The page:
In the last post, we talked about the identification process if you had an offender in custody and they were disputing it was them. But, what happens if you have a crime but don’t yet know who your offender is? How do you identify them and what are your options?
There are a few and we will go through them.
This is where you’re at your crime scene and it’s you’ve arrived pretty much as soon as it’s occurred. There’s a very real chance your offender is still in the area and you are then lucky enough to find a witness. A witness who says they saw them and would recognise them again. You can pop them in your car and drive around looking. The witness then points out your offender and there you have it. One neatly wrapped up and served offender for interviewing.
What you can’t do while you’re driving around is direct your witness. You can’t ‘suggest’ people as you drive. This job is for the witness. Remind them to look in all direction, but do not point to people and draw their attention to them. Witnesses are very eager to please and they want to be helpful. It’s entirely possible for them to agree with you that this is your offender because they think that’s what you want.
Showing of Photographs
You weren’t lucky enough to have arrived at the scene when there was a chance your offender was still around, but, you do still have a witness (or witnesses) who saw your offender and say they could identify them. You could show them photographs.
The way a selection of photographs is decided is by the first description the witness gave at the scene.
This is done without input from the officer in the case. It’s a sterile procedure. Your witness will be asked to look through the photographs and inform the identification officer if they recognise anyone within the selected images.
Video and/or photographs of incident
This one sounds a little more leading than the above two, but if you have a pub brawl for instance and someone within the crowd used a knife to kill one of the other people within the group, showing a witness the CCTV from the pub before the fight takes place (and where the footage does show you who did it – otherwise there’d be no need for this) gives opportunity for an identification. They can view the video and point to the person they saw commit the offence.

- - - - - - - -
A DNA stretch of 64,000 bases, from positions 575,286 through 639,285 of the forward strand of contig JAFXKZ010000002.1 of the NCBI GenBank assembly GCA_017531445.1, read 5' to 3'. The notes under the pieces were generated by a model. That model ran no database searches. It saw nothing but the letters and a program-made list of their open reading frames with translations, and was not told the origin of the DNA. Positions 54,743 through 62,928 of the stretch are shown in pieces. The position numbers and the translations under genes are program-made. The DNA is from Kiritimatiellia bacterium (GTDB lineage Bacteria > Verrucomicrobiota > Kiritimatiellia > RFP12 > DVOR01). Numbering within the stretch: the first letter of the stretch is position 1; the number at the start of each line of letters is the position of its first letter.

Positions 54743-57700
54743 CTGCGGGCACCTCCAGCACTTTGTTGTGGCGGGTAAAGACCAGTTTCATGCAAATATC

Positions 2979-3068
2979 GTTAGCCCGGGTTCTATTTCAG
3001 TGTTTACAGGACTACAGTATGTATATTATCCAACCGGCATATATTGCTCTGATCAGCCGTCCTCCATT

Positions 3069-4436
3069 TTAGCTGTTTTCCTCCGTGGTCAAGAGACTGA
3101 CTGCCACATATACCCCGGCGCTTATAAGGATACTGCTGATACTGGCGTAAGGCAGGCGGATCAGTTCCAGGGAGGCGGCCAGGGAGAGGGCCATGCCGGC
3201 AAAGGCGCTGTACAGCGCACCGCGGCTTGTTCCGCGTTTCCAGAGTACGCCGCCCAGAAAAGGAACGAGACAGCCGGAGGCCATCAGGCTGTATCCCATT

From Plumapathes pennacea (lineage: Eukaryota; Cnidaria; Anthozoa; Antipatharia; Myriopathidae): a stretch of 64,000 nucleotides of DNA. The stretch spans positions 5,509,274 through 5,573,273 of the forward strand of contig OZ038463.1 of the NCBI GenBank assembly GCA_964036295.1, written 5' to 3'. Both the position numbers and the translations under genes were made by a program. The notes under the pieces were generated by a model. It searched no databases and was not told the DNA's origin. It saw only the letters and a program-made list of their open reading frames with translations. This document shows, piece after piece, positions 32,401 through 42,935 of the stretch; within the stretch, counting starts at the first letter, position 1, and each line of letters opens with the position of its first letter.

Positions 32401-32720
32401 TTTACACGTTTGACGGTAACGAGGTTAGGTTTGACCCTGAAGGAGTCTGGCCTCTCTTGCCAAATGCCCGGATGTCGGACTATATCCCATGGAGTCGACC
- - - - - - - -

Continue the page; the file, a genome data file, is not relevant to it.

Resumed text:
This is one that I think we are all familiar with, we’ve all seen these images on the news at some point or another. Yes, this is the human drawn police sketch or computerised image. If the above aren’t an option or fail, then this is an option. I don’t have any numbers on how often these sketches work/identify an offender but this is in your arsenal to choose when attempting to track down your killer.
This is a UK policing series. There are different processes for other police forces around the world.
You can find the other posts in this series HERE.
If there are any questions you would like to see addressed in this series, let me know in the comments.
Rebecca Bradley is a retired UK police detective and now a crime writer.
She writes the DI Hannah Robbins series.
When catching a killer isn’t enough…
The naked, battered body of an unidentified teenager is found dumped in an alleyway and post-mortem finds evidence of a harrowing series of events.
Another teenage death with the same MO pushes DI Hannah Robbins and her team in the Nottingham City division Major Crimes Unit, to their limits, and across county borders. In a race against the clock, they attempt to unpick a thick web of lies and deceit to uncover the truth behind the deaths.
But it doesn’t stop there.
Just how far are the team willing to push themselves to save the next girl?